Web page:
Since 1925 The New Yorker magazine has served as the leading forum for American cartoonists to reflect and comment on the nation’s social and cultural environment. Their work provides amusement and constitutes a mirror of social conventions that remain relevant. The drawings in On the Money include a selection of works from the magazine’s early years as well as contributions from cartoonists working during the 1970s, 1980s, and 1990s, when financial issues were among the dominant themes of many cartoons. Subjects such as politics, sex, inheritance, and real estate demonstrate the impact of money on individual lives, while the shared experience of recessions and booms provides inspiration for broader treatments of the theme. Finding humor in money and the economy has been a mainstay of New Yorker artists, and the cartoons continue to engage viewers.

The artistry of the works reveals the eloquent and efficient draftsmanship essential to a successful cartoon as well as the artists’ process of creating and revising an incisive, humorous vignette. The exhibition also delineates the critical role of the cartoon editor, whose work is essential to the reader’s enjoyment. A selection of cartoons that were improved by editorial recommendations is accompanied by equally amusing correspondence between editor and artist about achieving the perfect union between word and image. Also featured in the exhibition are photographic portraits by Anne Hall of many of the artists behind the cartoons.

“The Morgan is deeply grateful to Mel Seiden for allowing us to share with the public the original drawings for these wonderful cartoons,” said William M. Griswold, Director of The Morgan Library & Museum. “New Yorker cartoonists have always been able to make us smile, even during some of our most turbulent economic, political, and social times. It is both enlightening and entertaining to see that fundamental themes such as money have been addressed by these visual satirists with keen insight and fresh perspective.”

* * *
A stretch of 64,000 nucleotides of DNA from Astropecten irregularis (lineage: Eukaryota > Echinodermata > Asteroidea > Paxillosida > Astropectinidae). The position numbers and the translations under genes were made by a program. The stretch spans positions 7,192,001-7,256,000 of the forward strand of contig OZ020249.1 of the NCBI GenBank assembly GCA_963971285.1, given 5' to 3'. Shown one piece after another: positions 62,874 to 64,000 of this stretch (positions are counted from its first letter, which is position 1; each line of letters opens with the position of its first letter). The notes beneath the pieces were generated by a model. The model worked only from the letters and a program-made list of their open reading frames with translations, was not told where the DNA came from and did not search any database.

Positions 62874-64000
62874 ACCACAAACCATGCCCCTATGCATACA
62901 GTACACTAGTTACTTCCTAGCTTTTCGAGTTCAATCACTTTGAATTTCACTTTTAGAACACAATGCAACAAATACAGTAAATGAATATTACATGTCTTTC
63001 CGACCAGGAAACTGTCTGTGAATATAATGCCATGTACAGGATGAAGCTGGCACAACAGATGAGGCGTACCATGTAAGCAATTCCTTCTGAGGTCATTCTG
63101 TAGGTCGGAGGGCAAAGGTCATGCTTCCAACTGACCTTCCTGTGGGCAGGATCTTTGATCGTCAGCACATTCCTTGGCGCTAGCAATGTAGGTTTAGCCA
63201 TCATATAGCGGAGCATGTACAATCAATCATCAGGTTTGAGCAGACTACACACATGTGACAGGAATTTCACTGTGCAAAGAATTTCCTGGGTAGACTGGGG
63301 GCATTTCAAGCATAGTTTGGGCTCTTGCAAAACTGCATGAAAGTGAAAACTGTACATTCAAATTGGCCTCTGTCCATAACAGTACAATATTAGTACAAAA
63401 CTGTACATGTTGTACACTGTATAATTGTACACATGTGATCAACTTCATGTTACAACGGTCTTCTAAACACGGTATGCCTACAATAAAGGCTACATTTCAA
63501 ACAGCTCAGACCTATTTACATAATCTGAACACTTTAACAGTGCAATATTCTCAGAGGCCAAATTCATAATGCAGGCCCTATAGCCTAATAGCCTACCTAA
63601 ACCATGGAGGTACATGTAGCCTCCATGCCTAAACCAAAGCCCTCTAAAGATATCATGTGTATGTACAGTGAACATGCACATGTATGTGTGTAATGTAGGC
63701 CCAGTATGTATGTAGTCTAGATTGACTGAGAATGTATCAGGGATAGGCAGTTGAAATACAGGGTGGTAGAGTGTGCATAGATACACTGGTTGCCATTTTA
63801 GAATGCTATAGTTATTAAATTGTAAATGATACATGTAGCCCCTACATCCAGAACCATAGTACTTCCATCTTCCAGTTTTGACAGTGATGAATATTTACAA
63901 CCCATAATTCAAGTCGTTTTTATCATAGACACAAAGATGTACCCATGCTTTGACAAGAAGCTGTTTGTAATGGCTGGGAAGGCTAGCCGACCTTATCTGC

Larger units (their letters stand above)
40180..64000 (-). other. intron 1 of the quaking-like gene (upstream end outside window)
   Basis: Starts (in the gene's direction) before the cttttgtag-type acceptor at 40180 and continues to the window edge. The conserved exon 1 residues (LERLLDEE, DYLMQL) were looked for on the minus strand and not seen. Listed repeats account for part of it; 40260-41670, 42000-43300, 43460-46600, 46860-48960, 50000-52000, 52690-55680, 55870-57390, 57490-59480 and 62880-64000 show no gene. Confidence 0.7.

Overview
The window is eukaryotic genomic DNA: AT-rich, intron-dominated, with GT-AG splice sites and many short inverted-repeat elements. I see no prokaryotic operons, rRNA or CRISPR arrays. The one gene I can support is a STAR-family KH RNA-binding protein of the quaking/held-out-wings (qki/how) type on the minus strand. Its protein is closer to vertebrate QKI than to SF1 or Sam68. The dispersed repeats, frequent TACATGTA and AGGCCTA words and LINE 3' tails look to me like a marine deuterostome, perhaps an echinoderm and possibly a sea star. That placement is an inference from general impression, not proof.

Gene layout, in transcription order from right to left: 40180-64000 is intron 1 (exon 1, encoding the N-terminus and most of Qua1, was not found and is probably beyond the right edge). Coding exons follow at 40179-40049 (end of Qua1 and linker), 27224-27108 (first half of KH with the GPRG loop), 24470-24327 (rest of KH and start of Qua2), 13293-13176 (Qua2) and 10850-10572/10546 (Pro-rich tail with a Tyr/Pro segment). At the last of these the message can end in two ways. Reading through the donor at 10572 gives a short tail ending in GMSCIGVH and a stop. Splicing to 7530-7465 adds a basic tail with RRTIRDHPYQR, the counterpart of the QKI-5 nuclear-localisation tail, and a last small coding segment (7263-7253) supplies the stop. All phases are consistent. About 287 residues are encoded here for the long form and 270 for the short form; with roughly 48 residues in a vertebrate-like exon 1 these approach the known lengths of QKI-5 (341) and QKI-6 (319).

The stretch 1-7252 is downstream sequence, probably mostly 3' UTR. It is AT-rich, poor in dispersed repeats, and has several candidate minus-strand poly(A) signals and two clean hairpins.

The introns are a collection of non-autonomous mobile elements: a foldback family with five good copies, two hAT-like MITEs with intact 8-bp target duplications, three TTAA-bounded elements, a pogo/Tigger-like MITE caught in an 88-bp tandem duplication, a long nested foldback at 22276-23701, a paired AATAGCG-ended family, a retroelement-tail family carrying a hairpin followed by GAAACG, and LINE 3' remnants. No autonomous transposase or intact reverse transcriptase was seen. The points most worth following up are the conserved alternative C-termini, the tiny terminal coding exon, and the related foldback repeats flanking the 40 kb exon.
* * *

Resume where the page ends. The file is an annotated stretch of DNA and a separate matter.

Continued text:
Drawings by the following artists are included in the exhibition: Ed Arno; Perry Barlow (1892-1977); Charles Barsotti; George Booth; Roz Chast; Tom Cheney; Richard Cline; Frank Cotham; Leo Cullum; Whitney Darrow Jr. (1909-1999); Joseph Farris; Ed Fisher; Dana Fradon; William Hamilton; J. B. Handelsman (1922-2007); Helen E. Hokinson (1893-1949); Stan Hunt (1929-2006); Lee Lorenz; Michael Maslin; Joe Mirachi (1920-1991); W.B. Park; George Price (1902-1995); Donald Reilly (1933–2006); Mischa Richter (1910-2001); Carl Rose; Bernard Schoenbaum; Peter Steiner; Mick Stevens; James Stevenson; Mike Twohy; Robert Weber; Gluyas Williams (1888-1982); and Jack Ziegler.

The exhibition is organized by Jennifer Tonkovich, Curator, Drawings and Prints, The Morgan Library & Museum.

 

 

Lee Lorenz, Well we’ve licked taxes — that just leaves death, Brush and black ink, gray wash, Signed in black ink at center, Lorenz, Published 22 June 2002, Melvin R. Seiden Collection, The Morgan Library & Museum, Photography by Joseph Zehavi, 2008, © The New Yorker Collection 2002 Lee Lorenz from cartoonbank.com, All Rights Reserved.

 

William Hamilton, Lately, I've had the awful feeling that my marriage is tied to the dollar., Pen and black ink, with white gouache, Signed in black ink at lower left, Wm Hamilton, Published 29 January 1979, Melvin R. Seiden Collection, The Morgan Library & Museum, Photography by Joseph Zehavi, 2008, © The New Yorker Collection 1979 William Hamilton from cartoonbank.com. All Rights Reserved.